Everyone makes mistakes, even the government. Due to a one-digit error by the Social Security Administration (SSA), Frederick L. Guth, Jr., 66, of Brewerton, N.Y., collected more than $33,000 of someone else’s benefits.
Guth filed for Social Security in 2016, and the SSA processed his application, but entered the last digit of his Social Security Number (SSN) incorrectly. This caused his claim to be processed under someone else’s name. (While that might seem lucky at first glance, Guth’s luck ran out shortly thereafter.)
In November 2016, Guth began receiving two Social Security payments, one for his SSN and one for another individual. (I wonder how long it took for the other individual to notice they were not receiving their payments.)
All Guth had to do was notify the SSA of the mistake. (Perhaps he figured it was the SSA’s fault and he would continue to collect the funds without regard for honesty.) And like most fraudsters who receive a large chunk of change they didn’t deserve, Guth spent the money even though he knew he was not entitled to it. The SSA caught the error in July 2018 after Guth had spent $33,812 in Social Security benefits that belonged to someone else.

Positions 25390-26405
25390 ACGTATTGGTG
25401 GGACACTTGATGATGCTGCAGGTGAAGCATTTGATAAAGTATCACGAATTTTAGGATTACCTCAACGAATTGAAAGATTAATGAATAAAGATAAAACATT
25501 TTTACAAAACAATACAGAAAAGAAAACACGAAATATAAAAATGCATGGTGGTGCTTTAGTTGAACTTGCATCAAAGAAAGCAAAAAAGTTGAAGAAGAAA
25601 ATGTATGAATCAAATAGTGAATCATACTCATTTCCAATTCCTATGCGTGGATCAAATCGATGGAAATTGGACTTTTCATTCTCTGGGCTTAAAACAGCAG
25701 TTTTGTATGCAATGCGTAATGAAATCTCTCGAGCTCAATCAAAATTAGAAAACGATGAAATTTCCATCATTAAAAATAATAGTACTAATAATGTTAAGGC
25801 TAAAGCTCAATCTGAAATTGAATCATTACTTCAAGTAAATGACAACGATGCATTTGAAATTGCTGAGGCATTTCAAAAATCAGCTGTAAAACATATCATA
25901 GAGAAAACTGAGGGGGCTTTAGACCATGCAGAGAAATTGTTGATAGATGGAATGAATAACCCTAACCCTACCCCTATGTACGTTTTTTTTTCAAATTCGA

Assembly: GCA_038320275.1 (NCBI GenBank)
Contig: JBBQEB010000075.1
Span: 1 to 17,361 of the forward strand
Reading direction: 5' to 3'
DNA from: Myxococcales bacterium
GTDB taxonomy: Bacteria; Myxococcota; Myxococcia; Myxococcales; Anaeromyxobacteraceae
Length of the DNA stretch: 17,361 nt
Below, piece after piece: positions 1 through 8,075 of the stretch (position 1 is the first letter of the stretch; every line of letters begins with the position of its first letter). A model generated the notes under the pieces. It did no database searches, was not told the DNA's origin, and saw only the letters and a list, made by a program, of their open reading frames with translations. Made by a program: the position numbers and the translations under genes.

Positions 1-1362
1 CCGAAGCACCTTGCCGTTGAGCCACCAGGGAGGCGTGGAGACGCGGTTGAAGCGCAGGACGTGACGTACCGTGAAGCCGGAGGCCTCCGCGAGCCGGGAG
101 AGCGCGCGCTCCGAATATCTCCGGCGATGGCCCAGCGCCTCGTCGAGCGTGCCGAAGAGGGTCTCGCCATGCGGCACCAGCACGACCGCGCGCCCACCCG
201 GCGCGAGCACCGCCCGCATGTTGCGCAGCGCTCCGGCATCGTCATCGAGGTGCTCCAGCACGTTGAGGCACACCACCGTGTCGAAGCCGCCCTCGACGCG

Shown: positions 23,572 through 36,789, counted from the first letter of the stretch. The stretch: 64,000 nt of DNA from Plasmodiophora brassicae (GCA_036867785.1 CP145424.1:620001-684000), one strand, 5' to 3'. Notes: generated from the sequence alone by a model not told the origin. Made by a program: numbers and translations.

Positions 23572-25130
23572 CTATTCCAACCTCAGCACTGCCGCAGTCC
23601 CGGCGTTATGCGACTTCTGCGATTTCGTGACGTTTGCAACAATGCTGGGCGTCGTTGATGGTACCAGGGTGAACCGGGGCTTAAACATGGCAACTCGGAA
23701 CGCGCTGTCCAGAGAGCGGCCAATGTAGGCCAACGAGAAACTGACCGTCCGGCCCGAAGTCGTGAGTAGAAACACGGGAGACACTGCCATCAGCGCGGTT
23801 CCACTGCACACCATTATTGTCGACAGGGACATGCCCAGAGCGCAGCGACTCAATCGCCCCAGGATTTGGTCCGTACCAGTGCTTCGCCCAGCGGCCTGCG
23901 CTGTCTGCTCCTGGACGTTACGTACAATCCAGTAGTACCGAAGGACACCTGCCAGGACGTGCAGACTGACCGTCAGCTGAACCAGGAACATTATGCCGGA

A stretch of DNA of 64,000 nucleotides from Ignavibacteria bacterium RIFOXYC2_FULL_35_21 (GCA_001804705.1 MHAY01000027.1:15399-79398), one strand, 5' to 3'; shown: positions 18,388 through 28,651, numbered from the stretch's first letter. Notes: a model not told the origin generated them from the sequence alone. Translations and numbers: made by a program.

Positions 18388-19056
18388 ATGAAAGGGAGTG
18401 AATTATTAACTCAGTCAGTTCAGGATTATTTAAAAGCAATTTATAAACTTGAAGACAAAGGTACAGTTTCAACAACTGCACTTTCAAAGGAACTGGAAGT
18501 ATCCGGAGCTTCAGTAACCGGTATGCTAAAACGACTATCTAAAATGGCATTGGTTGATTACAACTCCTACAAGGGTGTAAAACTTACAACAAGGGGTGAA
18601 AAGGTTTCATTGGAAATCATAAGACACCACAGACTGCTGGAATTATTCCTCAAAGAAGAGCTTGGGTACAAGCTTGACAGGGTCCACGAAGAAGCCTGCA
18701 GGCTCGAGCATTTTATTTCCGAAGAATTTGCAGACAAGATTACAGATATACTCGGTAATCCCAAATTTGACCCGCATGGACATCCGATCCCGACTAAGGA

Guth pleaded guilty to Social Security fraud and faces up to a decade behind bars, although the judge could deliver a lower sentence, perhaps due to his age, when sentenced in November 2021. He’ll undoubtedly have to return the extra $33,812 he spent.
Today’s Fraud of the Day comes from an article entitled, “Brewerton man admits taking advantage of Social Security error, keeps $33,000 that wasn’t his,” published by Syracuse.com on July 31, 2021.
Brewerton, N.Y – After a mistake made by the U.S. Social Security Administration, a Brewerton man collected more than $33,000 of someone else’s benefits for nearly two years, according to federal prosecutors.
Frederick L. Guth Jr., 66, pleaded guilty Thursday to theft of government property, according to a news release Friday from the U.S. Attorney’s Office for the Northern District of New York.